Sign-up sheet: Please use
this sign-up sheet
("projects" tab) to help us
keep track of the projects. Please update it as appropriate,
including your names/emails, brief project description (or the
current/tentative version thereof), and project status. Also,
use this sheet to to find partners and to be aware of each
other's topics and progress.
Deliverables & due dates
- Initial discussion regarding the possible project
topics (the week of Mon, Oct 23). See below for advice
on choosing a topic and
- Project proposal: a short document explaining the
topic and the proposed approach (due
by the end of Oct 31).
- Mid-project discussion: optional but
encouraged, especially if you are doing simulations or
research (Week of Mon, Nov 13).
- Final report: a short (3-7 pp long) academic-style
paper describing the background and what you've done for the
project. (Deadline: Dec 6).
- Final presentation:
A presentation during the last class (Dec 6).
schedule ("presentations" tab)]
Please do not hesitate to send us questions at any point.
Each project will need to make a
presentation in the final class.
- Please aim for 9 minutes or so. We will allocate 10
minutes for each presentation, including questions and
- We recommend one speaker for each presentation; it is up
to you to decide who presents. OK if all of you come forward
for your project's presentation.
- Please prepare slides. You will present from your own
laptop. (As usual, Mac-based folks may need a VGA
- After presentation, please submit the slides. Submit as
a PDF, by
email@example.com, with a subject like "presentation
slides (supervisor: name1, name2, name3)".
Please prepare in advance -- this is your chance to tell the
class about the exciting stuff you've done and/or learned about!
Some generic advice:
- Aim to make your presentation as accessible as possible.
Explain what is the topic/problem and why it is exciting.
Transmitting the high-level bits and excitement is more
important in a short talk than going into any details.
- Try to distill crucial ideas and find simple high-level
explanations for them. Include hard details if you can state
them clearly and concisely, in a way accessible to the
class. But if you know that this or that technical statement
is not likely to be understood, then no need to say it.
- It is totally OK to “sweep things under the rug” if it
helps you transmit crucial points.
- It is totally OK to say “we’ve been trying to this, but
we don’t know how to do it”.
- slides are useful, among other things, to remind you
what you are supposed to say!
strive to make the slides
clear and non-crowded. Write the main points, but no need to
write full sentences, or to put on the slide everything that
you intend to say.
- If you need to discuss a formula, it is often useful to
put it on a slide and point to it.
- Use large enough font size so that it is visible from
the back row.
- No need to make slides fancy. In particular, bulleted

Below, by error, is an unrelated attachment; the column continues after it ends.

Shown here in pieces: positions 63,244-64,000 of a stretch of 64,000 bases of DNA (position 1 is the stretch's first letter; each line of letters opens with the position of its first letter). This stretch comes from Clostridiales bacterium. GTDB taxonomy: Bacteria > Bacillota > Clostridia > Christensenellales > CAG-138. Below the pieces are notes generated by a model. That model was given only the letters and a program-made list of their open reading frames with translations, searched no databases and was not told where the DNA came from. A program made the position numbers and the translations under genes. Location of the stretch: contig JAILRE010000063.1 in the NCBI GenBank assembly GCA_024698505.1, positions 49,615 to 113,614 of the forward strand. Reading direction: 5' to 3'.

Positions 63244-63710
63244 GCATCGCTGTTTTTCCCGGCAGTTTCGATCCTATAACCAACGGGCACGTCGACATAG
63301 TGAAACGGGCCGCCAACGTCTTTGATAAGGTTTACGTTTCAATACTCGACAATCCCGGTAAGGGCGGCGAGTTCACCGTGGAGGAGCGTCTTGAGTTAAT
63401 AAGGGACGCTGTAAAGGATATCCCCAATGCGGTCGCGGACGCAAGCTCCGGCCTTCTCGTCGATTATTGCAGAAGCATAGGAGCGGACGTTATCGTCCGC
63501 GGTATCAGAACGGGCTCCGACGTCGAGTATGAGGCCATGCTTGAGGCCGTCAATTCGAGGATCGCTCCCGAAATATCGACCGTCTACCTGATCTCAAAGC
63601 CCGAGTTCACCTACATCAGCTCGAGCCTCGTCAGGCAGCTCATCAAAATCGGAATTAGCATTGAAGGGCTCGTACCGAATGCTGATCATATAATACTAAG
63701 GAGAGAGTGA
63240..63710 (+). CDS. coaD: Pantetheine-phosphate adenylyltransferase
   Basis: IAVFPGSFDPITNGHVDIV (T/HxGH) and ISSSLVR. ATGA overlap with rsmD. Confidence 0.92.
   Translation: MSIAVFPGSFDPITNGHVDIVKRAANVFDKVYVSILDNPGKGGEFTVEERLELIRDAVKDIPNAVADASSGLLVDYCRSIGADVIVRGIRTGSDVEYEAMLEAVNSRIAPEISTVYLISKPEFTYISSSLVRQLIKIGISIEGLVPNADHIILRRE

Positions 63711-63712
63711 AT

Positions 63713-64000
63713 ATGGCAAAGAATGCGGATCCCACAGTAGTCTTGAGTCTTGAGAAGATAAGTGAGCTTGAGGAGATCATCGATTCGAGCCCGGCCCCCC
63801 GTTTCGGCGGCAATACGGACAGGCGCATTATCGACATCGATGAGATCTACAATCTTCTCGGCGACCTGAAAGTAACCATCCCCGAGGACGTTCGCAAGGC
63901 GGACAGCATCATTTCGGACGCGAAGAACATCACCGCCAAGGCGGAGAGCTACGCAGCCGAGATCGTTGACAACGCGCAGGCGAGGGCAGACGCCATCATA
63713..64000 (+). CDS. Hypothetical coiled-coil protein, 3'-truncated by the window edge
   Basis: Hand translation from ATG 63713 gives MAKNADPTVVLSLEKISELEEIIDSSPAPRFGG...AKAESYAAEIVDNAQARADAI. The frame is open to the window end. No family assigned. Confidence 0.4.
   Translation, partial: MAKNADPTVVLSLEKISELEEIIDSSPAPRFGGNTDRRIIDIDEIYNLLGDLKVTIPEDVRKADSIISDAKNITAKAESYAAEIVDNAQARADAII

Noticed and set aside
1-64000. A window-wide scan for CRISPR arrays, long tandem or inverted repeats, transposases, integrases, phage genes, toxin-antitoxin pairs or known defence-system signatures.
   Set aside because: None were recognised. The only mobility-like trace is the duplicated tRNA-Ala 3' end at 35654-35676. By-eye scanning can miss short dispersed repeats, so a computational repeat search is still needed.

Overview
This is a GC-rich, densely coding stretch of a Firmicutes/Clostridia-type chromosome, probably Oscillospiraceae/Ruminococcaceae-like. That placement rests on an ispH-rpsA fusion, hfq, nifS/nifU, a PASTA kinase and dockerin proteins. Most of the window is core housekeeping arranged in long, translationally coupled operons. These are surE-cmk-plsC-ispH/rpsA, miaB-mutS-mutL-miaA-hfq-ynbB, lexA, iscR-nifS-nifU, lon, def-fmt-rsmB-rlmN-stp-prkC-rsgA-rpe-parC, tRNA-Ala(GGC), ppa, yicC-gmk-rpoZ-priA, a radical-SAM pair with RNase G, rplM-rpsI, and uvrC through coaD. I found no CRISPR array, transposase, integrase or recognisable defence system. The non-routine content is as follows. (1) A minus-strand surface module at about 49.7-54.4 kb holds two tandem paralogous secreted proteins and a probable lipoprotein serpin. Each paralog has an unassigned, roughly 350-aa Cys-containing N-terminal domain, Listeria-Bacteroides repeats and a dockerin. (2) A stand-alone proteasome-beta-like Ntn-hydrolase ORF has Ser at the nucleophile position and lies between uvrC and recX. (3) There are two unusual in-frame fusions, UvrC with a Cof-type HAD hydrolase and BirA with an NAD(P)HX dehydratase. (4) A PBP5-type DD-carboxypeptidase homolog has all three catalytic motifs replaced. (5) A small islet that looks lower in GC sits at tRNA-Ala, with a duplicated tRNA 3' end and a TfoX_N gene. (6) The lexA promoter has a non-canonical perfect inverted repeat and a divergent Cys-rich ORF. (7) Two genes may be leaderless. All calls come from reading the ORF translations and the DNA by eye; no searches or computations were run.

list with plain text is totally fine!
The final report should
clearly and concisely describe the project: what was the chosen
topic, why it is interesting, what you've set out to accomplish,
what you've learned/understood/accomplished, and what it means
in a broader context.
The report should resemble a
research paper in terms of style and presentation. Try to make
it accessible to students in this course: explain things
clearly, and try not assume background beyond what was covered
- "Introduction" section should state what is the
topic/problem, why it is interesting, background and [some]
prior work with appropriate citations, what you've set out
to accomplish, and (on a high level) what you've
- "Preliminaries" section is a place to introduce
models and/or notation. Also, if you'll be using tools that
are somewhat "advanced" for this course (e.g., martingales,
linear duality, KL-divergence) mention them here, and
perhaps explain briefly what it is and how you'd be using
- "Body" of the report presents all the details.
For new results: explain what the results mean, be
as explicit as possible about why they are interesting given the
prior work. Include enough detail:
- for theory: precise
theorem statements, and full proofs, or at least proof sketches
that contain the main ideas,
- for simulations/experiments:
detailed experimental setup, algorithms used, and what was
If you tried some approach and it didn't work out, you can write
about it, too! Try to explain why it didn't work and what are
the obstacles; present lessons / conclusions, should you have
For reading projects: what is the goal of your project?
Clearly state and cite the papers you've looked at. Try to state
the main results as precisely and explicitly as possible (but
also try to be succinct, and do use informal descriptions if
needed). Explain what these results mean. What are the main
techniques to achieve them. Ideally, also what are the cool open
problems in the area, and why prior work falls short in solving
Mapping out the relevant work is an imporant part of the
project. In particular, when citing a line of work, cite several
papers, not just one; ideally, the initial paper or two, and a
few of the most important follow-ups. Cite surveys whenever
applicable. DBLP is a good tool to track down correct references
(e.g., do not cite an arxiv version if there is a conference
publication), and also to get BibTeX entries.
The document should be 3-5 pp long, not
including fugures and references, in 11pt font with 1-inch
margins and single spacing. Include full names and emails for
all authors. LaTeX strongly preferred (but do talk to me if this
is a problem). Then the desired formatting can be achieved by
BibTeX is recommended for
Submit PDF file by
, with a subject like "final
project report (supervisor: name1, name2, name3)".
Our crew. The projects will be supervised by
the two instructors, and two more people:
Steven Wu and
Jiang. There will be one supervisor for each project, to
which all project-related communication should be directed.
Choosing a topic. The project topic can be
anything directly related to bandits, contextual bandits, or RL,
subject to our approval. (If you are